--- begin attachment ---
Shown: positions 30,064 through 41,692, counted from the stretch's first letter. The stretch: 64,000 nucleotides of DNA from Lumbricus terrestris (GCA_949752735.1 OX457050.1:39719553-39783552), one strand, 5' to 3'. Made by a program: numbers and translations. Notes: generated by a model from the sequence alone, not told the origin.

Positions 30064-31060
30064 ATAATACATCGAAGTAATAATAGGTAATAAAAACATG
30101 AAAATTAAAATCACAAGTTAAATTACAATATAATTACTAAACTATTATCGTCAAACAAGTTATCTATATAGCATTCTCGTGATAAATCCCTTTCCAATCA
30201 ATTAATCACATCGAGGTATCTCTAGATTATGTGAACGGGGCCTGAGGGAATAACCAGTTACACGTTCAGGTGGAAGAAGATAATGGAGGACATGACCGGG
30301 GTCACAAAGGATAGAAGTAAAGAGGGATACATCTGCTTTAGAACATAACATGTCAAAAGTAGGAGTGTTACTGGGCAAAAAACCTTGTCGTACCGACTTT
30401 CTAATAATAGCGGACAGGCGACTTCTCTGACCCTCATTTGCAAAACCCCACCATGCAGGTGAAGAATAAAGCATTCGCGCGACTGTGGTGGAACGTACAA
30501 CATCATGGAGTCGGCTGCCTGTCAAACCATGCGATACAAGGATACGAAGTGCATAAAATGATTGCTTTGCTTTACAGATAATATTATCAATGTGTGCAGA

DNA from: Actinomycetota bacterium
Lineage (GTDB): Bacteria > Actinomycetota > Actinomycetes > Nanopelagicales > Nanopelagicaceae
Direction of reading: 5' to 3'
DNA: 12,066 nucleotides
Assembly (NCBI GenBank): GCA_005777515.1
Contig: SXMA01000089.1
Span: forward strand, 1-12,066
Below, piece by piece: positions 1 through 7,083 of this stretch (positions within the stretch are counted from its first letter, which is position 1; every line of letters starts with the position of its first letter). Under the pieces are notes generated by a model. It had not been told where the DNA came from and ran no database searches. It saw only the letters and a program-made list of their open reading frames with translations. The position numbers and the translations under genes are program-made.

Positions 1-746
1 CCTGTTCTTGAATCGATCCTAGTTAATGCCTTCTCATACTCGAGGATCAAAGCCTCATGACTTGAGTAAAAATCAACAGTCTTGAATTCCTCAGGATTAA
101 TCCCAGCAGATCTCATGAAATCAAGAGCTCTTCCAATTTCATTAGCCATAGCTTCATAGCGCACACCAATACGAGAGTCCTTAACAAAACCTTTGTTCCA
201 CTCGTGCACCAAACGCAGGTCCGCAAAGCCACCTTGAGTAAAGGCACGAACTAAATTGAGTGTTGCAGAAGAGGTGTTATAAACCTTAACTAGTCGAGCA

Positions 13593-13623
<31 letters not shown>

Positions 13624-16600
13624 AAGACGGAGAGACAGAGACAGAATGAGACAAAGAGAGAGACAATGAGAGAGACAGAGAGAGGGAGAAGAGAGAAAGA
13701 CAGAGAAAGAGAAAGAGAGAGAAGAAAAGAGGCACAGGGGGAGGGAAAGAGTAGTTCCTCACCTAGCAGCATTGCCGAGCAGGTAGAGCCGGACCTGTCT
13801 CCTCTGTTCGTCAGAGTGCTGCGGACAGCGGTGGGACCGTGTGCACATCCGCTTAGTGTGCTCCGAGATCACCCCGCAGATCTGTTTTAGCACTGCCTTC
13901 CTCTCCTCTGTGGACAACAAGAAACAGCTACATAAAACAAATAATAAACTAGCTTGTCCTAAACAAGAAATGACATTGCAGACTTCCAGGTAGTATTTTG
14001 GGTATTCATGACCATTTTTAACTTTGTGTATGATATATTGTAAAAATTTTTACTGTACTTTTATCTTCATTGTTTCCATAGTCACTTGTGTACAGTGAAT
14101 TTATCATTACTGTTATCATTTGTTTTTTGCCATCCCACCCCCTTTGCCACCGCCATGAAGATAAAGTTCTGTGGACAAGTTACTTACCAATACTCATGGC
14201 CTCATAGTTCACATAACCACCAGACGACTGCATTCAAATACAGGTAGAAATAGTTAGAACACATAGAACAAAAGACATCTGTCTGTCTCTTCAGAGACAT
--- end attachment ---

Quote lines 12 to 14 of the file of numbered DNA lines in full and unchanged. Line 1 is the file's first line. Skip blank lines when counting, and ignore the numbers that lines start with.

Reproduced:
DNA: 12,066 nucleotides
Assembly (NCBI GenBank): GCA_005777515.1
Contig: SXMA01000089.1